Secure NTP with NTS

Many computers use the Network Time Protocol (NTP) to synchronize their system clocks over the internet. NTP is one of the few unsecured internet protocols still in common use. An attacker that can observe network traffic between a client and server can feed the client with bogus data and, depending on the client’s implementation and configuration, force it to set its system clock to any time and date. Some programs and services might not work if the client’s system clock is not accurate. For example, a web browser will not work correctly if the web servers’ certificates appear to be expired according to the client’s system clock. Use Network Time Security (NTS) to secure NTP.

Fedora 331 is the first Fedora release to support NTS. NTS is a new authentication mechanism for NTP. It enables clients to verify that the packets they receive from the server have not been modified while in transit. The only thing an attacker can do when NTS is enabled is drop or delay packets. See RFC8915 for further details about NTS.

NTP can be secured well with symmetric keys. Unfortunately, the server has to have a different key for each client and the keys have to be securely distributed. That might be practical with a private server on a local network, but it does not scale to a public server with millions of clients.

NTS includes a Key Establishment (NTS-KE) protocol that automatically creates the encryption keys used between the server and its clients. It uses Transport Layer Security (TLS) on TCP port 4460. It is designed to scale to very large numbers of clients with a minimal impact on accuracy. The server does not need to keep any client-specific state. It provides clients with cookies, which are encrypted and contain the keys needed to authenticate the NTP packets. Privacy is one of the goals of NTS. The client gets a new cookie with each server response, so it doesn’t have to reuse cookies. This prevents passive observers from tracking clients migrating between networks.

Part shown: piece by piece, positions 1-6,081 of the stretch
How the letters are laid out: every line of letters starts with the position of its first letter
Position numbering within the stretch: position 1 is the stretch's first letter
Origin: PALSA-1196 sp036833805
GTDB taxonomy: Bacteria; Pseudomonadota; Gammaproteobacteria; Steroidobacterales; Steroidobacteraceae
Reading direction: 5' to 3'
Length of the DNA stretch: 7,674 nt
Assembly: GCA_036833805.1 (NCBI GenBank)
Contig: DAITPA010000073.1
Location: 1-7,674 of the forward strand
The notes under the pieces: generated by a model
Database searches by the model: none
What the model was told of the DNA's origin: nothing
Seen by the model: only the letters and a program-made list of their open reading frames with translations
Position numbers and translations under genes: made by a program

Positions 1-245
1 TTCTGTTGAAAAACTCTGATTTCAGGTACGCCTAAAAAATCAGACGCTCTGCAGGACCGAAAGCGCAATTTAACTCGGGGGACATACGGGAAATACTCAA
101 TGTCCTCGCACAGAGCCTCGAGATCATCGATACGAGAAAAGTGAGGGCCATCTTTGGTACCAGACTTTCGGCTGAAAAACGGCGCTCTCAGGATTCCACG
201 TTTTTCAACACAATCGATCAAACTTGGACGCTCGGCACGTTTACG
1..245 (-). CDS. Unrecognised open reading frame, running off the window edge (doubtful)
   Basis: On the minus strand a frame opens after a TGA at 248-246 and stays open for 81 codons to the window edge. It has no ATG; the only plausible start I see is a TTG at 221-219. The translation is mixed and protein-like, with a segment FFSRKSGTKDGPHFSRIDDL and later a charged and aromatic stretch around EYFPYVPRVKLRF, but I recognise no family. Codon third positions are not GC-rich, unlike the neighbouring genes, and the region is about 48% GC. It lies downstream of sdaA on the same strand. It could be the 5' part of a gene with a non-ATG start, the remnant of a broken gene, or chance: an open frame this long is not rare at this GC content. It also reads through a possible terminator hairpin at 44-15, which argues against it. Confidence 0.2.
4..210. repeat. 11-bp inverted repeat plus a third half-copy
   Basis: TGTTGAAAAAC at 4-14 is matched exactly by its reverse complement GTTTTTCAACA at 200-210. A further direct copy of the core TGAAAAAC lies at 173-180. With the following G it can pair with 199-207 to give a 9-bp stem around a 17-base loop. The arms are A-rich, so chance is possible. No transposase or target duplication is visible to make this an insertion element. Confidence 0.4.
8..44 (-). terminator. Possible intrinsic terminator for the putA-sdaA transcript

The default NTP client in Fedora is chrony. Chrony added NTS support in version 4.0. The default configuration hasn’t changed. Chrony still uses public servers from the project and NTS is not enabled by default.

Currently, there are very few public NTP servers that support NTS. The two major providers are Cloudflare and Netnod. The Cloudflare servers are in various places around the world. They use anycast addresses that should allow most clients to reach a close server. The Netnod servers are located in Sweden. In the future we will probably see more public NTP servers with NTS support.

A general recommendation for configuring NTP clients for best reliability is to have at least three working servers. For best accuracy, it is recommended to select close servers to minimize network latency and asymmetry caused by asymmetric network routing. If you are not concerned about fine-grained accuracy, you can ignore this recommendation and use any NTS servers you trust, no matter where they are located.

If you do want high accuracy, but you don’t have a close NTS server, you can mix distant NTS servers with closer non-NTS servers. However, such a configuration is less secure than a configuration using NTS servers only. The attackers still cannot force the client to accept arbitrary time, but they do have a greater control over the client’s clock and its estimate of accuracy, which may be unacceptable in some environments.

Enable client NTS in the installer

When installing Fedora 33, you can enable NTS in the Time & Date dialog in the Network Time configuration. Enter the name of the server and check the NTS support before clicking the + (Add) button. You can add one or more servers or pools with NTS. To remove the default pool of servers (, uncheck the corresponding mark in the Use column.